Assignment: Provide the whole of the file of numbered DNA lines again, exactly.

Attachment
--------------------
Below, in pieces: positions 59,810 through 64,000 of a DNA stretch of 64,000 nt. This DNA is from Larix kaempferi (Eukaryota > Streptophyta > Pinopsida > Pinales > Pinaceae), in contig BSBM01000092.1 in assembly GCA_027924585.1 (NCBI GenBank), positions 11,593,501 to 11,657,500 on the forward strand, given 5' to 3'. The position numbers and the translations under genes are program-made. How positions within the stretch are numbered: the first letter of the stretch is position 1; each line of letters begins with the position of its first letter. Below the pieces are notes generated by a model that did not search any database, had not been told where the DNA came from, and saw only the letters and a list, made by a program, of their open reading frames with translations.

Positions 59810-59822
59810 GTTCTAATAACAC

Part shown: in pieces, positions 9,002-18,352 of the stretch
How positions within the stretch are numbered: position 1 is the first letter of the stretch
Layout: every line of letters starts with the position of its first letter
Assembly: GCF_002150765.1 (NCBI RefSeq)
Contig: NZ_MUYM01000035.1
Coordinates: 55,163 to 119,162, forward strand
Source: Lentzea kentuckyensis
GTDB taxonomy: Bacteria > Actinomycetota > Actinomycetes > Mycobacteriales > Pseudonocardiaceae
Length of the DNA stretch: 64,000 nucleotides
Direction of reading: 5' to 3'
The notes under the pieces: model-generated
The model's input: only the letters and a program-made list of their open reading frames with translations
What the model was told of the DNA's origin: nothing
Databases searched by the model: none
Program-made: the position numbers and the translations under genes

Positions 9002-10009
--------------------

Below, in pieces: positions 59,810 through 64,000 of a DNA stretch of 64,000 nt. This DNA is from Larix kaempferi (Eukaryota > Streptophyta > Pinopsida > Pinales > Pinaceae), in contig BSBM01000092.1 in assembly GCA_027924585.1 (NCBI GenBank), positions 11,593,501 to 11,657,500 on the forward strand, given 5' to 3'. The position numbers and the translations under genes are program-made. How positions within the stretch are numbered: the first letter of the stretch is position 1; each line of letters begins with the position of its first letter. Below the pieces are notes generated by a model that did not search any database, had not been told where the DNA came from, and saw only the letters and a list, made by a program, of their open reading frames with translations.

Positions 59810-59822
59810 GTTCTAATAACAC

Part shown: in pieces, positions 9,002-18,352 of the stretch
How positions within the stretch are numbered: position 1 is the first letter of the stretch
Layout: every line of letters starts with the position of its first letter
Assembly: GCF_002150765.1 (NCBI RefSeq)
Contig: NZ_MUYM01000035.1
Coordinates: 55,163 to 119,162, forward strand
Source: Lentzea kentuckyensis
GTDB taxonomy: Bacteria > Actinomycetota > Actinomycetes > Mycobacteriales > Pseudonocardiaceae
Length of the DNA stretch: 64,000 nucleotides
Direction of reading: 5' to 3'
The notes under the pieces: model-generated
The model's input: only the letters and a program-made list of their open reading frames with translations
What the model was told of the DNA's origin: nothing
Databases searched by the model: none
Program-made: the position numbers and the translations under genes

Positions 9002-10009